Unclear Sales Trends
Few months have provided more unclear sales data than November 2007. One reason is the shift in the reporting calendar by one week from last year. The second reason is the wide array of large-scale distractions and pressures consumers face, including increasing fuel prices, continuing war, sub-prime mortgages and the uncertainty of the presidential campaign. Thirdly, retailers found themselves with over-plan inventories, particularly in apparel, the much over-hyped Black Friday and the unknown threat of competitive reaction in the weeks ahead.
All of these factors make it virtually impossible to determine who is serving their customers well and who is not. For example, Target reported a 10.8% comp-store increase for November. On a calendar-adjusted basis, the increase was only 1.1%. Until the year-end tallies are in, it will be very difficult to determine who the winners and losers actually are.
Buried in all of this confusion are some continuing trends. Customer-focused retailers like Nordstrom, Saks and The Buckle are powering ahead. The large-scale factors seem to have a very limited effect on their continued profitable growth. In contrast, retailers such as Sears, Kmart and Chico’s are paying an ever-increasing price for their lack of understanding the customer they are trying to serve. To view the entire Trending Report, go to www.gordmangroup.com .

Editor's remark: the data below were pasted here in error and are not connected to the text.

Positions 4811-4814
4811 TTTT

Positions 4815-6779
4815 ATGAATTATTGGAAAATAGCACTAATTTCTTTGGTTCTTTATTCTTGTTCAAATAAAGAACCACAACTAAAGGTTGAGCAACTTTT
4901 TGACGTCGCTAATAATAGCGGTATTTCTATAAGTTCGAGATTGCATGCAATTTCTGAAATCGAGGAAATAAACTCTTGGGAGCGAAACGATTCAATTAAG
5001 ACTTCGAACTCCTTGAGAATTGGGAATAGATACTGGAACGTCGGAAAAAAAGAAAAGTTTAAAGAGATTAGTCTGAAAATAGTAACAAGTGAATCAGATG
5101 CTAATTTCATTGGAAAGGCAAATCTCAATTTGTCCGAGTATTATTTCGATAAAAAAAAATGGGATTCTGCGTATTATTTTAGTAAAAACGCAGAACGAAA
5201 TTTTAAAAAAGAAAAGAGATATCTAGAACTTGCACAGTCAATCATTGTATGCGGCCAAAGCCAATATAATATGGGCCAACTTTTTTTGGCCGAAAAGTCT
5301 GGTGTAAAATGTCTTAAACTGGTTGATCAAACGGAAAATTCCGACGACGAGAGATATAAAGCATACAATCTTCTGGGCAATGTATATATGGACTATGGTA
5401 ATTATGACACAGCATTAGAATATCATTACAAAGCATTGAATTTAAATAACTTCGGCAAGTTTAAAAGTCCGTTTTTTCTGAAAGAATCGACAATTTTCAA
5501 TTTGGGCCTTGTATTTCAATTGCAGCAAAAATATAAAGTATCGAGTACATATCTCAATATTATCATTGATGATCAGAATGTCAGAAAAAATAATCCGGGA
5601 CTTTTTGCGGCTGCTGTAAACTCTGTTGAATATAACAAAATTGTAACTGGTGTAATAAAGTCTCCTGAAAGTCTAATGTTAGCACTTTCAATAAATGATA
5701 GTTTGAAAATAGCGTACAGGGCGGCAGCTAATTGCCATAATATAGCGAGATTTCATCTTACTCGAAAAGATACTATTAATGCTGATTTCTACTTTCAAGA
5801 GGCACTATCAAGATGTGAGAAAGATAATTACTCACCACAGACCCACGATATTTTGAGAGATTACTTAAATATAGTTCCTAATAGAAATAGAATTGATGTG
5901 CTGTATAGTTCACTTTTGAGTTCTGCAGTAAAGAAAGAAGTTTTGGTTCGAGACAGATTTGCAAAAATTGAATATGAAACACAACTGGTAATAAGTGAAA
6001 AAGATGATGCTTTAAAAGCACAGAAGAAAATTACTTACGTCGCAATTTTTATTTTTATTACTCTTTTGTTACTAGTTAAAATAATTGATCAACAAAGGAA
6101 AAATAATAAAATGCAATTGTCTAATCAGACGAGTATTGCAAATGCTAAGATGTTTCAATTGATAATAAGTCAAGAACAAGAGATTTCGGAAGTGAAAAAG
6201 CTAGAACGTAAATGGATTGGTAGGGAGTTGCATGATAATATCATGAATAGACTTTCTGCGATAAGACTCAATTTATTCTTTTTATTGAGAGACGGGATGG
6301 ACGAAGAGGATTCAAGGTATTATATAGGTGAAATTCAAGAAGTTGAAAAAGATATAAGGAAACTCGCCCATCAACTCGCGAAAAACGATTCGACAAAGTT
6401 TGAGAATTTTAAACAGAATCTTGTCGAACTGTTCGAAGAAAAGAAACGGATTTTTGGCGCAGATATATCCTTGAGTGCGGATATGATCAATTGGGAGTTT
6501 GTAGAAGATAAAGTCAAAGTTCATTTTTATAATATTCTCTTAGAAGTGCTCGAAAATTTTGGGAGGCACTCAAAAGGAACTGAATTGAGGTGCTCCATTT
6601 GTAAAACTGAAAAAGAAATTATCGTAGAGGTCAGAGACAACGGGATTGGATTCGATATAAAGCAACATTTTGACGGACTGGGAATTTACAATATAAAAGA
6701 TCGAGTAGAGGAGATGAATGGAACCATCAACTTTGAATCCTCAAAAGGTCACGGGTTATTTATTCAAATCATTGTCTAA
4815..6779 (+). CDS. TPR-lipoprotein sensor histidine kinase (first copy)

Borders to offer free resolution workshops
ANN ARBOR, Mich. Borders said Thursday that it is offering customers free in store events throughout the month of January to help them kick start their new year’s resolutions and learn how to keep them through the year. Programs include wellness fairs, yoga classes and diet seminars.
Borders reported that local organizations and community groups will be featured in activities and events at its stores across the country ranging from fitness centers and hospitals to singles groups and retirement centers.
Schulze sells 440K shares of company stock
MINNEAPOLIS Best Buy chairman and founder Richard Schulze sold 440,000 shares of Best Buy stock last week valued at $22.4 million. Schulze sold the stock at prices ranging from $50.71 to $51.18 per share. Earlier this month, Schulze sold 2.35 million shares valued at more than $120 million.
While Schulze’s stock sales are considerable, they represent just a fraction of his holdings at Best Buy. He’s estimated to still hold more than 68 million shares of stock amassed during 41 years with the company.